There is more on this in Lopukhov’s The Ballet Master and His Art.
Typically, the répétiteur always followed the same principle: it was scored for two instruments, two violins. The first violin would play the melody, the second an accompaniment, while the piano would join in to reinforce both the melody and the accompaniment.
Later he says that this piano trio accompaniment began to disappear from rehearsals “from the moment when the music of the best composers began to accompany ballet” , only continuing into Tchaikovsky and Fokine’s day through force of tradition. By first “best composer” he means Tchaikovsky, and on that basis it might be tempting to go “Oh, so 1877 then?” (the date of the composition of Swan Lake). In the footnotes however, Stephanie Jordan says that Lopukhov thinks of 1889 “as the date when a Russian first demonstrated the worth of writing music for ballet” (fn. 1, p. 203), suggesting that Lopukhov wasn’t aware that Swan Lake had already been produced in Moscow in 1877—he thinks that it is Tchaikovsky’s third ballet, rather than his first. In citing 1889, he presumably means Sleeping Beauty (though it was produced in 1890).2 Both Lanchbery and Lopukhov see the late 1880s as the time when the orchestral colours of ballet music would change to the extent that something needed to change in the rehearsal room, but surely Delibes’ scores for and Coppélia (1870) and Sylvia (1876), and to some extent even Adam’s Giselle (1841) are already different from the melody-and-accompaniment scores of Pugni and Minkus that are seen as the old school?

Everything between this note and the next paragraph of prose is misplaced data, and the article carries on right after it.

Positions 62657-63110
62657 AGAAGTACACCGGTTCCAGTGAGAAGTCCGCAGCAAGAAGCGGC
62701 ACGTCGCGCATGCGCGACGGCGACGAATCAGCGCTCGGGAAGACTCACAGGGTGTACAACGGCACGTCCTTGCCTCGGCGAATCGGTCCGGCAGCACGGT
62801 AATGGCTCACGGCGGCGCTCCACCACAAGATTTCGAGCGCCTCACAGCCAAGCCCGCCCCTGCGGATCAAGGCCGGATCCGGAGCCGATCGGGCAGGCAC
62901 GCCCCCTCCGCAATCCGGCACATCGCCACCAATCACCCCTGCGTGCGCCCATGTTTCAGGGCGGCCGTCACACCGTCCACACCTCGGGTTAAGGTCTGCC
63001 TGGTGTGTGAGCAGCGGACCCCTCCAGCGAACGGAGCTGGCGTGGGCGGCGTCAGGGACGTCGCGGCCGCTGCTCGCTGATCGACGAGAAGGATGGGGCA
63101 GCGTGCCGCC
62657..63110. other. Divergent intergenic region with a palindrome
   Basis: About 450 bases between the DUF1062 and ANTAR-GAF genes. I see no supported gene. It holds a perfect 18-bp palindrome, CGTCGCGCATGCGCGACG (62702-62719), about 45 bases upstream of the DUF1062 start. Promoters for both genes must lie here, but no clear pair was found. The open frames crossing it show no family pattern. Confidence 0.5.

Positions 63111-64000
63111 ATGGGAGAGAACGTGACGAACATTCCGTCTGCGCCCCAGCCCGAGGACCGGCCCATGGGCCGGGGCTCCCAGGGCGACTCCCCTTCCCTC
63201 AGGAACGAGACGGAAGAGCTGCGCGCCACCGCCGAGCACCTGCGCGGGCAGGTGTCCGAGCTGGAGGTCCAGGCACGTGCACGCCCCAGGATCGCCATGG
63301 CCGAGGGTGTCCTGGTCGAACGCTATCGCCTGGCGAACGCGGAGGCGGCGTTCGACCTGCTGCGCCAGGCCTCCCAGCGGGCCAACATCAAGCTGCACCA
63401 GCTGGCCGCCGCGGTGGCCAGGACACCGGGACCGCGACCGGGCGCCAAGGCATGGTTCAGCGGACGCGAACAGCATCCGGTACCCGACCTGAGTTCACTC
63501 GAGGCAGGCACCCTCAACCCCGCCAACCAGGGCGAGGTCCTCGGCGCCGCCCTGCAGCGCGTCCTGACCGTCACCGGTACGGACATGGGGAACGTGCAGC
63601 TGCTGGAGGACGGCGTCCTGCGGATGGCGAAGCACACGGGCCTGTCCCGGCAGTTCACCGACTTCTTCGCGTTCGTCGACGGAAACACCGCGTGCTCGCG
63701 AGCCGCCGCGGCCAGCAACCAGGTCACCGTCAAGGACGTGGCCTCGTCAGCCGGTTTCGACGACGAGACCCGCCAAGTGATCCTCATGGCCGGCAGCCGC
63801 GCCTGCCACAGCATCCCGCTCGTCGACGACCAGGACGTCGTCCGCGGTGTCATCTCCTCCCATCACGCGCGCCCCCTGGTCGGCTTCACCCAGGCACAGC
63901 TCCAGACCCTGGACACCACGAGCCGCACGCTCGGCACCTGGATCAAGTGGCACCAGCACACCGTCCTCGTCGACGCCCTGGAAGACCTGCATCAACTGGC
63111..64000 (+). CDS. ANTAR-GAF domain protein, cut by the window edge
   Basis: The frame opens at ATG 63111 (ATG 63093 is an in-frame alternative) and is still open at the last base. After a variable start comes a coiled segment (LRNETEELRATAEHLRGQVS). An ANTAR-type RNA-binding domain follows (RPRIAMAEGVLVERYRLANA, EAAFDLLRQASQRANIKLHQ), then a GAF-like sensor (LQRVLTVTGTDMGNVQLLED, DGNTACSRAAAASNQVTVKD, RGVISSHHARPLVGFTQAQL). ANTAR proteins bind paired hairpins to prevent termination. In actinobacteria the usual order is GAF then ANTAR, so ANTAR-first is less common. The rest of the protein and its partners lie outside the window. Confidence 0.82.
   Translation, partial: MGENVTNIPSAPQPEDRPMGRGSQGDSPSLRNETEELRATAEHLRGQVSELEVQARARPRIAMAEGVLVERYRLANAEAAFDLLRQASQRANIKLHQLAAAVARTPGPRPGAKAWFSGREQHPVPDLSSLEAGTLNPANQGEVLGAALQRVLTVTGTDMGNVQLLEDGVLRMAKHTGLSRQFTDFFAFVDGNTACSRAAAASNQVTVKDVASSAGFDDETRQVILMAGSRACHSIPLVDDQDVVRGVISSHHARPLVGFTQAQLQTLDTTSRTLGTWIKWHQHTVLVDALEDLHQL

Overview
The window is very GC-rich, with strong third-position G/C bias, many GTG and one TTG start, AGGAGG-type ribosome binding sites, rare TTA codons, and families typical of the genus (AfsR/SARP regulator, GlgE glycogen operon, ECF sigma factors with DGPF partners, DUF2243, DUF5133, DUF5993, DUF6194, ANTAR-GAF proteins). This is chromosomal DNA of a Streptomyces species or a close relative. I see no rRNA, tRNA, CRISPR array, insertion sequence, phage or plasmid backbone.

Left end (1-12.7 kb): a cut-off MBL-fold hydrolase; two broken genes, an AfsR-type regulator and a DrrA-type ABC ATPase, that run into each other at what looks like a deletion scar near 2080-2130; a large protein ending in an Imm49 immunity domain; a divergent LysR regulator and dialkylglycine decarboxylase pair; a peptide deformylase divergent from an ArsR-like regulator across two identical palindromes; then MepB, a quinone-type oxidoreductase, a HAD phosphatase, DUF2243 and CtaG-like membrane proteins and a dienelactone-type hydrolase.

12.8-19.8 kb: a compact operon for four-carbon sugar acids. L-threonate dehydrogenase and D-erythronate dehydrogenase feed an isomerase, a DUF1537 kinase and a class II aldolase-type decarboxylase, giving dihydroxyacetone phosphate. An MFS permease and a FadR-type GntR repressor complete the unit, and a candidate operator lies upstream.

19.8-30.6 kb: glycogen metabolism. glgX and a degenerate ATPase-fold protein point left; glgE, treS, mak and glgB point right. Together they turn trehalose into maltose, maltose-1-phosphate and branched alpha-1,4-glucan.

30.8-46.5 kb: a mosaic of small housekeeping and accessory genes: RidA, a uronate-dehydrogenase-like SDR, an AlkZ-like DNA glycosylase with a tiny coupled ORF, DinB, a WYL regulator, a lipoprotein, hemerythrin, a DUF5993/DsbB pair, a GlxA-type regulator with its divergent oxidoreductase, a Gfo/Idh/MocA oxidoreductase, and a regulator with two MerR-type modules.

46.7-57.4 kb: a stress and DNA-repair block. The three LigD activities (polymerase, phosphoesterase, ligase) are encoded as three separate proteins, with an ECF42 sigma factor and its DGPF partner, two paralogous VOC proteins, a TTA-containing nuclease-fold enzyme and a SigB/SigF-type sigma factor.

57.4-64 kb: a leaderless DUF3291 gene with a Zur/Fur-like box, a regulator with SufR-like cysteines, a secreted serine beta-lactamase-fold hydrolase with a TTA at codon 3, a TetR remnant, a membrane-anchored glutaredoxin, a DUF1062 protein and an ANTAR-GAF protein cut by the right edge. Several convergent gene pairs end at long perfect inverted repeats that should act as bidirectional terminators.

Finally—and I feel very ignorant asking myself this question, because I’m sure someone has written something about it that I just haven’t found yet— but I can’t help wondering why theatres apparently came so late to using pianos for ballet rehearsals, given that piano scores for ballets did exist, decades before Sleeping Beauty. I can understand that while a composer is working on the score, and the dancers need something to rehearse while the ballet is being created, répétiteurs might be the quickest way to get music into the studio, but once the piano reduction has been published, why not use it? Or did people use them, and we just don’t know about it?
Pianos in opera vs. ballet rehearsals